Sometimes Even a Blind Pig Will Find Global Warming

By November 30, 2008Global Warming

John J. Miller reacting to a story about the dearth of acorns here in the D.C. area:

Today’s Wash Post has a story on acorns—or rather the lack of them. Apparently oaks in the region aren’t producing very many this year:

The idea seemed too crazy to Rod Simmons, a measured, careful field botanist. Naturalists in Arlington County couldn’t find any acorns. None. No hickory nuts, either. Then he went out to look for himself. He came up with nothing. Nothing crunched underfoot. Nothing hit him on the head. …

“I’m used to seeing so many acorns around and out in the field, it’s something I just didn’t believe,” he said. “But this is not just not a good year for oaks. It’s a zero year. There’s zero production. I’ve never seen anything like this before.”

Sort of interesting, but not a matter of grave concern unless you’re squirrel. Oaks live a long time. They can deal with a low-acorn year. But this is a newspaper story about an environmental quirk. And so…

Wait for it…

Wait for it…

Yes! Paragraph #11:

You have to wonder, is it global warming?

Funny thing is, last year was the acorn crop was incredible, putting a crunchy covering on top of sidewalks throughout the city. Remarkable, truly, the heaviest crop we’d seen in 10-plus years in the city. You have to wonder, was it global warming?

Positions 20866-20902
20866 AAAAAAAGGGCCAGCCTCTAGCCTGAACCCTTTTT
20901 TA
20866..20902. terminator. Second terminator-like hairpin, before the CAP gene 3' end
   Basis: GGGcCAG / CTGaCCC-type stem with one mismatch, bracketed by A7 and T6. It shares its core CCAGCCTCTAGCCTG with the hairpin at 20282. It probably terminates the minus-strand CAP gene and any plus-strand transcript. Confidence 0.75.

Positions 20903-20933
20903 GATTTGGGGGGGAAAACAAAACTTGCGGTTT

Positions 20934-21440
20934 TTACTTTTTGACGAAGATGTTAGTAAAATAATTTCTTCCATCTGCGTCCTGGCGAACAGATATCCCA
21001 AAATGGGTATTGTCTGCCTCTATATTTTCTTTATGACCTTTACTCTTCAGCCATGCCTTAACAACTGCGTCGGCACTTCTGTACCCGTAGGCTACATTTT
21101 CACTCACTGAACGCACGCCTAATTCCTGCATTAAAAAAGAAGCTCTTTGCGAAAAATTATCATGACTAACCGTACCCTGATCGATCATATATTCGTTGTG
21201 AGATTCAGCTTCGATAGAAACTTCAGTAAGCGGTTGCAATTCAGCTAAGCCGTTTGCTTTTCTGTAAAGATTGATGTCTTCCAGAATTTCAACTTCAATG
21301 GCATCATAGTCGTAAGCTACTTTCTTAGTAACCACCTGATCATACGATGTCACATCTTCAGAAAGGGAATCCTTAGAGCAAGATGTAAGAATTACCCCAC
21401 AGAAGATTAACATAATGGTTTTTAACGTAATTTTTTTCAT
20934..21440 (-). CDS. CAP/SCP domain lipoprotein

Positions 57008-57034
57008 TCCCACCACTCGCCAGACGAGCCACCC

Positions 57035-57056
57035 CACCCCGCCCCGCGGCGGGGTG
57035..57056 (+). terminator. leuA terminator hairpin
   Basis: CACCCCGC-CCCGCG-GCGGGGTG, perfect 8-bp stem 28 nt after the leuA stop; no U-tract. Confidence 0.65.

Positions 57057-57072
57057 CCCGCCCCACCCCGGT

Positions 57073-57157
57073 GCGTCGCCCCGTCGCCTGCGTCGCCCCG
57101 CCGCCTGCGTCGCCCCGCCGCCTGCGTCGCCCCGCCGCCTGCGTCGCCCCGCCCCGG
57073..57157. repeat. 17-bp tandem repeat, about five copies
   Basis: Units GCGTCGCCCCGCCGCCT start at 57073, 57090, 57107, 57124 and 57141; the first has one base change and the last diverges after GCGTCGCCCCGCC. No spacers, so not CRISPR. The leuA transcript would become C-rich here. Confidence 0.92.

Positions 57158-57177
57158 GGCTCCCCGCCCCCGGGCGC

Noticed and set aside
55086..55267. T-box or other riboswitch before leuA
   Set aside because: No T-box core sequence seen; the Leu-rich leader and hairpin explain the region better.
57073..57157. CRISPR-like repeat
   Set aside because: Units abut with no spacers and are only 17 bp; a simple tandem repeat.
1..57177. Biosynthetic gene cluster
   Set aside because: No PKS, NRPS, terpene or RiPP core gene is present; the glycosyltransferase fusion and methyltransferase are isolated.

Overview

And the answer in both case is, of course it’s global warming. Everything’s caused by global warming.

UPDATE (5:15 p.m.): More acorn reports from John’s readers. They’re abundant, even bumperish, in Missouri and South Carolina.

Join the discussion 2 Comments

  • Oh yes! Here in SC, we are promoting them to a new export crop. We call it clean acorn technology!

    Kendall Gordan, SE
    http://www.foxfiresoftware.com

  • Erick says:

    I have never seen so many accorns in my 20 yrs. on the Ms.gulf coast! Accorns are piling up in my back yard! My brother in-law says that it’s the same way in Alabama. It is common knowledge that the yield of fruit and nut trees is sporadic from year to year.
    We’ve got a record year!
    Erick Molander
    Ocean Springs, Ms.

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